The telecoms kit market had a good 2021 with revenues close to $100bn, up more than 20 percent since 2017, but growth is now slowing, according to analyst Dell’Oro Group. Huawei is also starting to feel the effect of sanctions, but still leads the global market by a fair margin.
However, the Dell’Oro Group’s prediction of slightly less growth for 2022 may turn out to be optimistic amid warnings that the Ukraine war is already having an impact on the fragile supply chain recovery.
Dell’Oro’s analysis is based on the telecoms market sectors it monitors, including Broadband Access, Microwave & Optical Transport, Mobile Core Network (MCN), Radio Access Network (RAN), and Service Provider Router & Switch.
It claims that the overall telecoms equipment market expanded by 7 percent in 2021, which would represent a fourth consecutive year of growth. However, revenue growth slowed in calendar Q4 to just 2 percent, which was not enough to derail the overall trend for the full year, but does point to a period of lower overall growth for 2022.
Dell’Oro attributed the 2021 results to strong growth in wireless revenues and increased demand for wired line equipment driven by double-digit growth both in the RAN and Broadband Access segments. However, the slowing of growth in the fourth quarter is largely attributed to external factors including COVID-19 restrictions and supply chain disruptions.
Overall Dell’Oro said it has revised growth rates upward for 2022 to reflect new supply chain and capex data. Despite this, it still expects to see global growth for the entire telecoms equipment market slow from 7 percent in 2021 to 4 percent in 2022.
This appears to be down to a drop in growth rates for the Broadband Access and RAN segments, the same factors that drove the increase earlier in 2021, according to Dell’Oro vice president Stefan Pongratz, author of the report.
“The projected output deceleration is primarily driven by slower growth in both RAN and Broadband Access,” he told us.
Supply chain pain
The Dell’Oro report notes that in addition to the direct and indirect impact of the war in Ukraine and the wider implications across the world, the telecoms industry is still contending with COVID-19 restrictions and supply chain disruptions.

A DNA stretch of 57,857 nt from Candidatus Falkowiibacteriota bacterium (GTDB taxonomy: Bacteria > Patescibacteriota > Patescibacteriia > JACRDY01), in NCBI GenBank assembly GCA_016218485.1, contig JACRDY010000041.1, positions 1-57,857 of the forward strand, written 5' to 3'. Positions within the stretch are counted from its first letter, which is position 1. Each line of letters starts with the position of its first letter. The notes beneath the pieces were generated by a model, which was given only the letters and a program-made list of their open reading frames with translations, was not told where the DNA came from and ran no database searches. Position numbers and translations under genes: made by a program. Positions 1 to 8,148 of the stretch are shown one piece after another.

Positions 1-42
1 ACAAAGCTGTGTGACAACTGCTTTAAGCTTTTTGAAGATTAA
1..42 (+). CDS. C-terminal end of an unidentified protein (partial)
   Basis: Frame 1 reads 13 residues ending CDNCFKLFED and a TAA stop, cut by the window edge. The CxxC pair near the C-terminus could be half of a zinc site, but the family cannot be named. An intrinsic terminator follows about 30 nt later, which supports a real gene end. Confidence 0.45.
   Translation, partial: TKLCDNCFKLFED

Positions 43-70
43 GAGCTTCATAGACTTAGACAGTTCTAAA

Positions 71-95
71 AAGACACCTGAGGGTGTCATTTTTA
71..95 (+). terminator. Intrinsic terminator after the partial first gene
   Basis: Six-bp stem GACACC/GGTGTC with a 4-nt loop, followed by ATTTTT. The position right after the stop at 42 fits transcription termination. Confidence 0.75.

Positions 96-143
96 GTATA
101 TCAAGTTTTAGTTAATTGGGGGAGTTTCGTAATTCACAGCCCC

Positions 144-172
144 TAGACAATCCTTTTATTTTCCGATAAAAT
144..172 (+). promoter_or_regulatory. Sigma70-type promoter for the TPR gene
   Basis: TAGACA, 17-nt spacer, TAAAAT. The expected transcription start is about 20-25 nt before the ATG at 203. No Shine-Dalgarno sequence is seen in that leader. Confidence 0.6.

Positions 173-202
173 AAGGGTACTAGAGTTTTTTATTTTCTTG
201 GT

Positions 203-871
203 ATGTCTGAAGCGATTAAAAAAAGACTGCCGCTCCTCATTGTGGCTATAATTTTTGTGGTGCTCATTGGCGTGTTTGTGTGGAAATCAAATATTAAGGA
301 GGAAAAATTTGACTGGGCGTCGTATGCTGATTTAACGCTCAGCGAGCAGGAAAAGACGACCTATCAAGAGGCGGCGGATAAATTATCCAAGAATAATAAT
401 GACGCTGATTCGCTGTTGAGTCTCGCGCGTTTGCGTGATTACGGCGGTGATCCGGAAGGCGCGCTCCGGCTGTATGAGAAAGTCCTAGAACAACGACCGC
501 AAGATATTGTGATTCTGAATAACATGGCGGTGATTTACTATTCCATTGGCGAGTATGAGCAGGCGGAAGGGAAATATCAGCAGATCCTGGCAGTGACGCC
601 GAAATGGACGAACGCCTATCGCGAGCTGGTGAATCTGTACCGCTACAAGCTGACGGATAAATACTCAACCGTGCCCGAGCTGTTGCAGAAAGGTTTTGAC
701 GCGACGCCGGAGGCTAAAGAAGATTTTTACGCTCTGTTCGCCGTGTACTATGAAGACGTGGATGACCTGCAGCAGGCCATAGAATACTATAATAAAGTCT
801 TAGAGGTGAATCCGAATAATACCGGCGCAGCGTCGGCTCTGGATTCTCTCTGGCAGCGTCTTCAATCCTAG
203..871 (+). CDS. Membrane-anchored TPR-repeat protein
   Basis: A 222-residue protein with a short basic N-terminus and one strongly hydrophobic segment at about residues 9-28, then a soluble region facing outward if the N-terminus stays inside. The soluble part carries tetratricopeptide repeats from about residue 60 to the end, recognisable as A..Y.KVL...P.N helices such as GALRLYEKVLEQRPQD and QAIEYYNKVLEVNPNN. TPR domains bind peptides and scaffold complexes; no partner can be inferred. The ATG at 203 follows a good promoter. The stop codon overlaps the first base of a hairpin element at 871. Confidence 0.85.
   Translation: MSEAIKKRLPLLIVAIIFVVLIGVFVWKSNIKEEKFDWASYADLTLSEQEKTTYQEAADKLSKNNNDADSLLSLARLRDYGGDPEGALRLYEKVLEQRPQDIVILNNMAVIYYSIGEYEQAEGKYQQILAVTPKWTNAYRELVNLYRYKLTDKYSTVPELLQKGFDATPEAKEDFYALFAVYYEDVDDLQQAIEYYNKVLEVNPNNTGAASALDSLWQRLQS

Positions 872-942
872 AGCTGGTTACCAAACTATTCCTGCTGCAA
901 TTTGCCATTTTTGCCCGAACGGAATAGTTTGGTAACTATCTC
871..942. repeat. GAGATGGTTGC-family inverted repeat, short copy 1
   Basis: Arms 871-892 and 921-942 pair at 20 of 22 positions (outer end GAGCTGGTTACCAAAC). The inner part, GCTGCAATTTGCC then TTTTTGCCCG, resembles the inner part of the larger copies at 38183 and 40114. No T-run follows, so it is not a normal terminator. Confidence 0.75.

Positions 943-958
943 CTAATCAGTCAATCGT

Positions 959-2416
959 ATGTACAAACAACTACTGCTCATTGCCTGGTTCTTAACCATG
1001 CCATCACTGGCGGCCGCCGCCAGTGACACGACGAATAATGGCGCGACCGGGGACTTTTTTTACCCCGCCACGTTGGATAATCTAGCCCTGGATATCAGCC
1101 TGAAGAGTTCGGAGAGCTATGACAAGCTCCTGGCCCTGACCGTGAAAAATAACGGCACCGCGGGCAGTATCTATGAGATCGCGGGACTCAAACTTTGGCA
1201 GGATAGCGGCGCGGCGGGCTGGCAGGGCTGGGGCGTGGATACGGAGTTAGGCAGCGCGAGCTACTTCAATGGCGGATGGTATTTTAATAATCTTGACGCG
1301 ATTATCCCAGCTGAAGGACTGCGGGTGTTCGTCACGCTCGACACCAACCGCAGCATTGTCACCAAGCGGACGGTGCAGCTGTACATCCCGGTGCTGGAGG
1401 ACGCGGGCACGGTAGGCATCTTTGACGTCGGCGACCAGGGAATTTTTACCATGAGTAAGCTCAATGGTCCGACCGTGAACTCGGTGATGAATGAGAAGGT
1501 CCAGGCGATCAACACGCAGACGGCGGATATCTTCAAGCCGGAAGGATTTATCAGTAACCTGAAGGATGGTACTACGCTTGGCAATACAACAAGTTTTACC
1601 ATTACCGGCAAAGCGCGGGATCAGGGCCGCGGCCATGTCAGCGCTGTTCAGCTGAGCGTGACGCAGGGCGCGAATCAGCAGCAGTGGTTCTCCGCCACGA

This would seem to be something of an understatement, since analyst firm Canalys warned just last week that the conflict in Ukraine is already disrupting the tentative supply chain recovery that we had been witnessing, and that a forecast easing of semiconductor shortages in 2022 is now unlikely to happen.
Some telecoms firms such as Cisco had already been warning that they could not say when supply chain issues would ease off enough for it to fulfill orders for network kit for which some customers have been waiting months.
Others such as Arista had earlier said that they were facing lead times for some key components of up to 80 weeks.
We asked Dell’Oro about this, and Pongratz told us that supply chain visibility remains mixed.
“While there are signs of stabilization in some areas, component shortages and supply chain disruptions are expected to continue impacting the overall telecom market in 2022,” he said.
Meanwhile, Dell’Oro claimed that the global share of the market accounted for by the leading telecoms suppliers remained fairly stable between 2020 and 2021, with the top seven vendors making up around 80 percent of the total market.
Despite the ongoing US sanctions against Huawei, the Chinese outfit continued to lead the global market with a share close to 30 percent, largely thanks to its dominance at home.
Outside of China, which accounts for about 26 percent of the global market, there is a different picture, according to Dell’Oro.
Here, Ericsson and Nokia made up about 20 percent of the market each, with Huawei accounting for around 18 percent. We asked Huawei if this seemed to be a fair and accurate appraisal of its market position, but the firm declined to comment. ®